Creativity is more complex than the maps we fashion to understand it. “There being no known method from the known to the unknown,” as the narrator of James Joyce’s über-imaginative Ulysses said, ascertaining what facilitates creativity might seem like a fool’s quest.
Psychoanalyst Marion Milner’s On Not Being Able to Paint, a neglected classic in the literature on the creative process, is an illuminating examination of an individual’s attempts to paint and some of the forces that interfere with this effort. For Milner, ordinary life is characterized by a specific kind of thinking and action that is largely deliberative and goal-oriented, which emphasizes being practical and using willpower. What she discovered while painting and writing this book, originally published in 1950, was that creativity beckoned from another direction, one characterized by both an openness to the external world and a surrender to spontaneous urgings of inner creative activity and her own being.
She painted genuine brushstrokes, rather than inauthentic, imitative ones, when she integrated two seemingly opposed ways of living: a “masculine” state of “doing” and a “feminine” one of “being.” She found that in moments of creation, there was both an active striving and a surrendering to spontaneity. Shifting between being merged with and differentiated from what she was doing fostered a passionate and genuine responsiveness to both her inner feelings/images and the canvas, which led to painting that was authentic and vitalizing.
What is most inspiring about Milner’s work is not her insights about the creative process—generative as they are—but her courage and integrity in relinquishing control and allowing the process to emerge so that she embodied it. Showing what the creative process is—even for one person—may be more radical and important than trying to say what it is.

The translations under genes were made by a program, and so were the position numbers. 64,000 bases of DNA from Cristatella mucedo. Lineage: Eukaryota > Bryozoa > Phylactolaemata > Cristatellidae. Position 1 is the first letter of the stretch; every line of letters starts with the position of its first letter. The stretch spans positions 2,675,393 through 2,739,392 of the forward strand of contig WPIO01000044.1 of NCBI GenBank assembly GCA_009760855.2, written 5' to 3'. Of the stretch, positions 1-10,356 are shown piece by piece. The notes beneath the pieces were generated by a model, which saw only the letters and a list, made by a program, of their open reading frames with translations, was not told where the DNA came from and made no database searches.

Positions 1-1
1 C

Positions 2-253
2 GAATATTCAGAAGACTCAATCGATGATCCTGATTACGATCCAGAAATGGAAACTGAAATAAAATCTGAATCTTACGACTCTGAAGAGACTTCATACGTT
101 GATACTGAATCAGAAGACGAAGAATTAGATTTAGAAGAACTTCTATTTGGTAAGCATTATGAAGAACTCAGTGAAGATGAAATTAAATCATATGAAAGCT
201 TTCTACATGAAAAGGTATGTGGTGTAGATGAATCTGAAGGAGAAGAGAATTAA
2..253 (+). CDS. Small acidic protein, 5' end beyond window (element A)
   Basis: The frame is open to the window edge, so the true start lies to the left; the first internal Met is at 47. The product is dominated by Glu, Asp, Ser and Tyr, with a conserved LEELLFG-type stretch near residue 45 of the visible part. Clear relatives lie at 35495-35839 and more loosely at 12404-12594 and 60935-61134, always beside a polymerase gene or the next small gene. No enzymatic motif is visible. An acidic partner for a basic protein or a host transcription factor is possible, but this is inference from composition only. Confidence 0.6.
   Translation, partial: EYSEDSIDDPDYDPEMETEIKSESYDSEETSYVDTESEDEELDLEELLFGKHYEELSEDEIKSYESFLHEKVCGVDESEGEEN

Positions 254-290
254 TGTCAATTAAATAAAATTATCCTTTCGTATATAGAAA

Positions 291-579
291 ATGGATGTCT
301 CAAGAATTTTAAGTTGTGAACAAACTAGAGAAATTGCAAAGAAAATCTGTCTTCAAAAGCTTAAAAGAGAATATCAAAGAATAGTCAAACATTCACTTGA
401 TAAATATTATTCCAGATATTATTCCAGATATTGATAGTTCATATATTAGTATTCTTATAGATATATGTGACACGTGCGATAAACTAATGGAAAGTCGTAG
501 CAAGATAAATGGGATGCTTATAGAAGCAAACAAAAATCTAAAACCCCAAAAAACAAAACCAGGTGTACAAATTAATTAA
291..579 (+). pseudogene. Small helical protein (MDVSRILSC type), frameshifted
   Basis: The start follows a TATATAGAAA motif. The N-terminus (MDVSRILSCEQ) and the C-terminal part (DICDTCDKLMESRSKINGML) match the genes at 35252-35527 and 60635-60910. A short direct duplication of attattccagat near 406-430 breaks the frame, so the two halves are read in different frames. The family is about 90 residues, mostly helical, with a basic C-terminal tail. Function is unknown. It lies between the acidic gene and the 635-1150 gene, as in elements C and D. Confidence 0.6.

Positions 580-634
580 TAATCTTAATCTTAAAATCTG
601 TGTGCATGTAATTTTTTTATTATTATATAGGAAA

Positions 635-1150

If ever there was a person discouraged from seeing himself or herself as potentially creative, it was me. The consistently negative feedback I received early on in school convinced me that creativity was the province of other people who were gifted—be they painters, potters, or pianists. I could appreciate what they did, but I didn’t think I could ever do anything creative.
I subscribed to this delusion for many years.
“Freud democratized genius,” as sociologist Philip Rieff aptly noted, “by giving everyone a creative unconscious.” We are all night-shift artists, I sometimes say in psychotherapy, because each evening we fashion phantasmagorical dreamscapes that surrealist artists might be jealous of.
No one was more stunned than I was when I painted “Free Association in Motion” (see image above), which was an unexpected by-product of studying with an artist who was teaching me about different artistic media. For me, the creative process entailed being wholeheartedly and un-self-consciously immersed in the moment, alert and relaxed, two hands moving at once in unpredictable ways. But if I insist that that Zen-like state of self-enhancing self-forgetfulness is indispensable to creativity, other vital aspects of the creative process might get eclipsed. And that’s why none of our personal experiences of creativity should be held up as a model for anyone else.
Creativity not only resists final and definitive descriptions; it is also richer than our accounts of it. And what we most need, I suspect, are not only textured descriptions but actual demonstrations. Milner’s evocation of her own creative process is a salutary reminder of the capacity we all have and all need to find a pathway to. And that, I trust, will encourage like-spirited people to study their own experience and seek out those conditions that help their creativity flourish. That will enable us to be like a prepared sail that allows the winds of life—people, experiences, and our own unconscious images, messages, and dreams, at night and during the day—to touch and move us in unforeseen directions. And it will foster the capacity to contribute our unique brushstrokes to the canvas of life.
Then we will be the artists of our own lives.